49 40-48

Borderline III Poor grasp of the cuneiform script and Akkadian grammar, and inadequate understanding of conventions for transliteration and transcription. Very limited vocabulary leading to many gaps and/or inaccuracies in translations. Frequent errors in the construction of sentences in Akkadian. Very poor grasp of the cuneiform script and Akkadian grammar, little understanding of conventions for transliteration and transcription. Severely limited vocabulary leading to inability to offer a translation. Inability to construct sentences in Akkadian. No answer provided for a question.

39 and below

Fail

Fail

Mark
70 and above

Class
I

Quality of Answer (Egyptian language questions)


Good knowledge of the hieroglyphic script, with ability to produce correct transliterations and transcriptions in accordance with the conventions. Familiarity with all areas of grammar of the language. A good range of vocabulary within the text genres encountered. Competent translations, and accurate sentence comprehension in Middle Egyptian.

69 60-68

Borderline II:1 Fair knowledge of the hieroglyphic script, and understanding of the conventions for transliteration and transcription. Familiarity with all areas of grammar of the language. A fair range of vocabulary within the text genres encountered. Competent translation and reasonably accurate sentence comprehension in Middle Egyptian.

59 50-58

Borderline II:2 Some knowledge of the hieroglyphic script and Middle Egyptian grammar and limited understanding of conventions for transliteration and transcription. Only restricted knowledge of vocabulary, translations with significant gaps and/or inaccuracies. Some errors in the comprehension of sentences in Middle Egyptian.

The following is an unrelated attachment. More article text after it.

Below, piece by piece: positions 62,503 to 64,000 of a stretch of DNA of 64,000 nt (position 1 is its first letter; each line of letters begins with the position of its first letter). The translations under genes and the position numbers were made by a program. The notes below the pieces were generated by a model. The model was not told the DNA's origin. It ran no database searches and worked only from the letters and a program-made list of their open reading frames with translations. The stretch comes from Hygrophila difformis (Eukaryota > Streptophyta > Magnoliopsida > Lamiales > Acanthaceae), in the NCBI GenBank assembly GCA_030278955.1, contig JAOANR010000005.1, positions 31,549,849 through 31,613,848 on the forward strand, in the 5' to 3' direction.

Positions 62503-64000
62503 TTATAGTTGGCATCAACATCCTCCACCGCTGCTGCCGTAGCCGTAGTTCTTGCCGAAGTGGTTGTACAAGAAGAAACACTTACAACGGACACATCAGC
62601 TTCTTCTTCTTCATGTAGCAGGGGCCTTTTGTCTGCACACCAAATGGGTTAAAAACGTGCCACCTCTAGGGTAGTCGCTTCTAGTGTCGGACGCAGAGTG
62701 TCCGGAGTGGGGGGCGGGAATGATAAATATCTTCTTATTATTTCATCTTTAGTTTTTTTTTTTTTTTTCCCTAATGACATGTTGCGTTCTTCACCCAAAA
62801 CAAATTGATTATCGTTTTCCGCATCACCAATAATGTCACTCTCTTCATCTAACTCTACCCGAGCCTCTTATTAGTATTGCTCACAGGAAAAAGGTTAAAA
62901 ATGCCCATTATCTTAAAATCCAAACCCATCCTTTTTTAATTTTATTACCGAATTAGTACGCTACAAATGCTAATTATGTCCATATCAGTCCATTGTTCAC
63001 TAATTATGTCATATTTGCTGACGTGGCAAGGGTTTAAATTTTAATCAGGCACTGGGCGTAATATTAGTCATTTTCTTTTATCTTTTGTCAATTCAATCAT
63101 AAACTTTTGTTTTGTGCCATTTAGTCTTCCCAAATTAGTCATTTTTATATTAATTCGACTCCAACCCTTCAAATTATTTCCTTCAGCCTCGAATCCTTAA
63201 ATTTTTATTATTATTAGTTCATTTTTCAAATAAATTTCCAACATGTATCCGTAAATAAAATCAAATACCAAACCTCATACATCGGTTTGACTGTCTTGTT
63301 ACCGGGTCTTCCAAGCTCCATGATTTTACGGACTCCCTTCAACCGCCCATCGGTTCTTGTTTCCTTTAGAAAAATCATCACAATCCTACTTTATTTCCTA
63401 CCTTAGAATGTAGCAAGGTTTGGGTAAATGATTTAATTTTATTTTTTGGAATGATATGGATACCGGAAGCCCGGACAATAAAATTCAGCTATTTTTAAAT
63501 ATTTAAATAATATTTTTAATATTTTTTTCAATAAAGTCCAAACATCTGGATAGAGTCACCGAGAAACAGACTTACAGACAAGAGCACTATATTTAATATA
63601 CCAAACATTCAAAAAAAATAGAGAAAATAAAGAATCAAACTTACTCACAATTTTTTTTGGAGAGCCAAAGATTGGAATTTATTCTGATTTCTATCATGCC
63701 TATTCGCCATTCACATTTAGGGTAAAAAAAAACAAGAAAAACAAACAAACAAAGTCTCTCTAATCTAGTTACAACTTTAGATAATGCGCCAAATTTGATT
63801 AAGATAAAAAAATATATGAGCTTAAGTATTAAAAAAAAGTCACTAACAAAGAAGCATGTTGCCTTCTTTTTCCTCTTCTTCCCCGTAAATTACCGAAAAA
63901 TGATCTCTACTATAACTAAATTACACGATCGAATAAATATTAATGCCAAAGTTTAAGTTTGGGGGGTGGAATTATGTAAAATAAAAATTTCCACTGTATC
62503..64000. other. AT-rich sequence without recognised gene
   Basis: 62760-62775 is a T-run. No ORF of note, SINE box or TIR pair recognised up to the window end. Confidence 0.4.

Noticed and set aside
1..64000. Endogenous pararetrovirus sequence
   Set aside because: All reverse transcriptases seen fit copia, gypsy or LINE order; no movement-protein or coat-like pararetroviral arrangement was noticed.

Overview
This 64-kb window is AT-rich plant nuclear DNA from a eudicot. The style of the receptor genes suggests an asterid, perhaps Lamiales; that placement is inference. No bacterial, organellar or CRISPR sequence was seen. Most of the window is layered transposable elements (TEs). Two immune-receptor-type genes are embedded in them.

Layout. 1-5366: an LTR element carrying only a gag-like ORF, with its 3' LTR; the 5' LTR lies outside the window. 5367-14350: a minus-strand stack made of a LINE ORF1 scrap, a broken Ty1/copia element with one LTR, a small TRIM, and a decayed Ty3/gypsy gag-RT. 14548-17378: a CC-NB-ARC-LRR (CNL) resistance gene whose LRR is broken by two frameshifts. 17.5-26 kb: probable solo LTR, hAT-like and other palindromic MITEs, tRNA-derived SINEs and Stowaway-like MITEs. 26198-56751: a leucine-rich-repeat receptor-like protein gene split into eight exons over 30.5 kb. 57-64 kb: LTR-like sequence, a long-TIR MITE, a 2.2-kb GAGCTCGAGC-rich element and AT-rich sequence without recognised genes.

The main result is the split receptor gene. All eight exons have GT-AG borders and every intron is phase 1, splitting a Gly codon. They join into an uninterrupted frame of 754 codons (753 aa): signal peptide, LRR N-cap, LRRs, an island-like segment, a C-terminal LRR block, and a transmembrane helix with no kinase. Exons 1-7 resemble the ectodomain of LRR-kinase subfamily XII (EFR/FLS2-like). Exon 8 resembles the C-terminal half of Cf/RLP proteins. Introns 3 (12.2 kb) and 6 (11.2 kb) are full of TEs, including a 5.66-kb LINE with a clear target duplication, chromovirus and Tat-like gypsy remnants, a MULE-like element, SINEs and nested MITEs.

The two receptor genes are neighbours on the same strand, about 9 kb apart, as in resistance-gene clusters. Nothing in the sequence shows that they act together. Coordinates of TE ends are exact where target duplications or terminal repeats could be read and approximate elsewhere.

49 40-48

Borderline III Poor grasp of the hieroglyphic script and Middle Egyptian grammar, and inadequate understanding of conventions for transliteration and transcription. Very limited vocabulary leading to many gaps and/or inaccuracies in translations. Frequent errors in the comprehension of sentences in Middle Egyptian. Very poor grasp of the hieroglyphic script and Middle Egyptian grammar, little understanding of conventions for transliteration and transcription. Severely limited vocabulary leading to inability to offer a translation. Inability to comprehend sentences in Middle Egyptian. No answer provided for a question.

39 and below

Fail

Fail

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SUPERVISIONS Undergraduate supervisions in Cambridge are formally organised by the Colleges: a Director of Studies will set up supervisions for her or her students. There are some specific arrangements for Part I students in Archaeology and Anthropology, as follows: Paper 1 supervisors a list of recommended supervisors is provided for Directors of Studies by the Department of Archaeology. Paper 2 supervisors - a list of recommended supervisors can be provided for Directors of Studies by the paper coordinator. Paper 3 supervisors - a list of recommended supervisors can be provided for Directors of Studies by the paper coordinator. Paper 4a supervisors Supervision for this paper is undertaken by the four Faculty Assistants in Teaching. Paper 4b, Paper 4c and Paper 4d are taught by the Faculty of Faculty of Politics, Psychology, Sociology and International Studies, which provides lists of recommended supervisors for Directors of Studies. Lists of Supervisors for papers 5, 6 and 7 can be obtained by Directors of Studies from the UTOs in Egyptology and Assyriology (Dr Augusta McMahon, Dr Nicole Brisch, Professor John Ray (on leave MT 2010) and Dr Kate Spence), all in the Department of Archaeology.